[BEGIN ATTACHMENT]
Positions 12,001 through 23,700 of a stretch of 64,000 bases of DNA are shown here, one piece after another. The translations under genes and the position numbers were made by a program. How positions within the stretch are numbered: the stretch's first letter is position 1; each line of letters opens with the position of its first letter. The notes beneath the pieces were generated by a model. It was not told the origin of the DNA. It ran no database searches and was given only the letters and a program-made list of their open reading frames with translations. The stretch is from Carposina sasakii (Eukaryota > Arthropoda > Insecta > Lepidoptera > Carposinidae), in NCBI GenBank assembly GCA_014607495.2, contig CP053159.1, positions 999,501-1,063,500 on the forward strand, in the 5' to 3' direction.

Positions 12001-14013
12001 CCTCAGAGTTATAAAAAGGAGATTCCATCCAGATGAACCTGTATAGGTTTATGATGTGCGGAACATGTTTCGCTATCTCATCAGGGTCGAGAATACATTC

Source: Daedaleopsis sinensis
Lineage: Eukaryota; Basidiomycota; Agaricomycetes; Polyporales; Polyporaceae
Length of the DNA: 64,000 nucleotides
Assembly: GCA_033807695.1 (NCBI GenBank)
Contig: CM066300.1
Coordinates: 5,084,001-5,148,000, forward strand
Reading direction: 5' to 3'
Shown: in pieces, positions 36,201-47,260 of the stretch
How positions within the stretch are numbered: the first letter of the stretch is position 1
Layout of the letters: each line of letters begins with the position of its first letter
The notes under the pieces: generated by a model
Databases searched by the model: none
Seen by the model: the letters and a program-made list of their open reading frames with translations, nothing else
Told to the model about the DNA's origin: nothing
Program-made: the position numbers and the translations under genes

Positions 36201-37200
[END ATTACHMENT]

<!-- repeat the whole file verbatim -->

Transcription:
Positions 12,001 through 23,700 of a stretch of 64,000 bases of DNA are shown here, one piece after another. The translations under genes and the position numbers were made by a program. How positions within the stretch are numbered: the stretch's first letter is position 1; each line of letters opens with the position of its first letter. The notes beneath the pieces were generated by a model. It was not told the origin of the DNA. It ran no database searches and was given only the letters and a program-made list of their open reading frames with translations. The stretch is from Carposina sasakii (Eukaryota > Arthropoda > Insecta > Lepidoptera > Carposinidae), in NCBI GenBank assembly GCA_014607495.2, contig CP053159.1, positions 999,501-1,063,500 on the forward strand, in the 5' to 3' direction.

Positions 12001-14013
12001 CCTCAGAGTTATAAAAAGGAGATTCCATCCAGATGAACCTGTATAGGTTTATGATGTGCGGAACATGTTTCGCTATCTCATCAGGGTCGAGAATACATTC

Source: Daedaleopsis sinensis
Lineage: Eukaryota; Basidiomycota; Agaricomycetes; Polyporales; Polyporaceae
Length of the DNA: 64,000 nucleotides
Assembly: GCA_033807695.1 (NCBI GenBank)
Contig: CM066300.1
Coordinates: 5,084,001-5,148,000, forward strand
Reading direction: 5' to 3'
Shown: in pieces, positions 36,201-47,260 of the stretch
How positions within the stretch are numbered: the first letter of the stretch is position 1
Layout of the letters: each line of letters begins with the position of its first letter
The notes under the pieces: generated by a model
Databases searched by the model: none
Seen by the model: the letters and a program-made list of their open reading frames with translations, nothing else
Told to the model about the DNA's origin: nothing
Program-made: the position numbers and the translations under genes

Positions 36201-37200